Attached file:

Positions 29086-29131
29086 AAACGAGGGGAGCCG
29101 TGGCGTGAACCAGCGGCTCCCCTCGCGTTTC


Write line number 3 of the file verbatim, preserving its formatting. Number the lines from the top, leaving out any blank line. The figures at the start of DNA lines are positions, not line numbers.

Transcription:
29101 TGGCGTGAACCAGCGGCTCCCCTCGCGTTTC